Your ultimate checklist to design user-friendly packaging
Now that we’ve looked at the importance of user-friendly packaging, let’s look at 3 steps to make it user-friendly.
1. Check for ergonomics
Ergonomics is the science that studies human limitations. When applied to packaging, it means the packages you design should protect the product and be convenient for the user to interact with.
To start with, ensure that your packaging has visible cues to indicate various functions. For instance, if you’re designing a packet, you can add a cue on top to indicate how a person should tear off the package, like in the image below.
Then, assess your target audience and adjust your packaging according to their needs. For example, packaging for kids has to be lighter so they can lift it with ease, while packaging for the elderly should include caps they can unscrew easily and provide grips to secure the product.
Lastly, consider the environmental factors as well. Packaging for chips should be different from packaging for products that should be kept under high pressure.
2. Make labels readable
Visual appeal is an important factor in making your product fly off shelves. But it’s also important to create legible labels for your consumers as they won’t purchase products with illegible text. Plus, legible labels also make your products accessible to people with cognitive disabilities, so it’s another advantage.
To make your labels readable, choose easy-to-read fonts like sans-serifs and serifs instead of script fonts, use the right font weights, and pay attention to contrast so your label appears conspicuous and prominent. Here are two examples of labels with conspicuous text.
To keep track of these minute details and ensure that your labels are readable, you can use a platform like Artwork Flow’s to create an editing checklist for your reviewer. You can also use Artwork Flow’s font checker features to check the font on your label and increase its size.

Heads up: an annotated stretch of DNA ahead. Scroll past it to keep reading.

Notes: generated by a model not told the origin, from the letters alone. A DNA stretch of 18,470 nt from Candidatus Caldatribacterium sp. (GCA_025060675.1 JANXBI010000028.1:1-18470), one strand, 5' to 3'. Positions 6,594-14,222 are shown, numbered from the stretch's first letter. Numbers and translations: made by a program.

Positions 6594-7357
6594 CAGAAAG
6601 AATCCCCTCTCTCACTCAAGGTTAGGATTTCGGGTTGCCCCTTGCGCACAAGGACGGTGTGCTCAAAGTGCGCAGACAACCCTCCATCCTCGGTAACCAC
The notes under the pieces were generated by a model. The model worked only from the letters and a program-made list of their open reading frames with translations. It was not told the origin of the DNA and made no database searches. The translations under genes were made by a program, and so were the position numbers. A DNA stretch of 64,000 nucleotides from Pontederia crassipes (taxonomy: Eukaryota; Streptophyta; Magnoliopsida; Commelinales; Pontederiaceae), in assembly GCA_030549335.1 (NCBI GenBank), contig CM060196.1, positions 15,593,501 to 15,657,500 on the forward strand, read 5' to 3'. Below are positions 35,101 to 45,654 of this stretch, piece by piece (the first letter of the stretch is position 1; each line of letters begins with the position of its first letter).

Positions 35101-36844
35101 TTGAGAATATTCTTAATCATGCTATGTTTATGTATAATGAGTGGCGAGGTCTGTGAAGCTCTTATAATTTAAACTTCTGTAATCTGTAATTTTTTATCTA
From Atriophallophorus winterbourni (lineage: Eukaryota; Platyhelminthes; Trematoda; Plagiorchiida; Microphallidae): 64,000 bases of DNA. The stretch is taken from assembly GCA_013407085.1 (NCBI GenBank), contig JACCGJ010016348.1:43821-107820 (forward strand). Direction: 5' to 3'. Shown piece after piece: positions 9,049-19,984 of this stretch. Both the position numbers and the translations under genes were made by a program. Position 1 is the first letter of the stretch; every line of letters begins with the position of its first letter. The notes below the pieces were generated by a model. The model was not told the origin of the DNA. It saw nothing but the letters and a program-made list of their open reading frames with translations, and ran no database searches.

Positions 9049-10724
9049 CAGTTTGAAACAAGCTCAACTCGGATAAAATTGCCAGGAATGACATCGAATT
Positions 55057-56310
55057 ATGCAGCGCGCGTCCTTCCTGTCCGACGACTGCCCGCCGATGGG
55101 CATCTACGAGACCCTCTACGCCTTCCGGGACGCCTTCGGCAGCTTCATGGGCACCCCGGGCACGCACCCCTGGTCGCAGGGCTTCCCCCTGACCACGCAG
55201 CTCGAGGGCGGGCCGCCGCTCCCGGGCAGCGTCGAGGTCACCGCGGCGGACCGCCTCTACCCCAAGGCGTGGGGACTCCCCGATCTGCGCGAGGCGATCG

3. Use sustainable materials
Currently, most products use plastic packaging, and once the consumer exhausts it, the waste inevitably ends up in landfills. But what does this have to do with making packaging user-friendly?
As we mentioned earlier, consumers demand more sustainable initiatives from brands they do business with. So, using sustainable materials would make your packaging user-friendly as it meets their demand.
You don’t have to go out of the way and search for exotic materials to make your packaging sustainable. All you’ve got to do is stick to commonly available materials like glass, metals, paper, and foils to manufacture your packaging materials.
If you’re manufacturing shampoos, you’ll probably still have to use plastics, but in this case, you could offer refill options, so your consumers can limit the plastic usage. Here’s an example of a sustainable shampoo brand that sells shampoo in aluminum containers. The brand refills empty containers so the packaging lasts long and doesn’t need to be replaced. If the container breaks, consumers can recycle most of it and avoid too much waste.
Making your package user-friendly is crucial to your business as it shows consumers that you care about them and makes them feel included. Reusable packaging will help you get more customers and scale your business long-term.
You’ve to make your packaging ergonomic, add readable labels, and use sustainable materials, so it becomes user-friendly and has more than just visual appeal. Talk to us today if you’d like to streamline your artwork labeling process and make your packaging more user-friendly.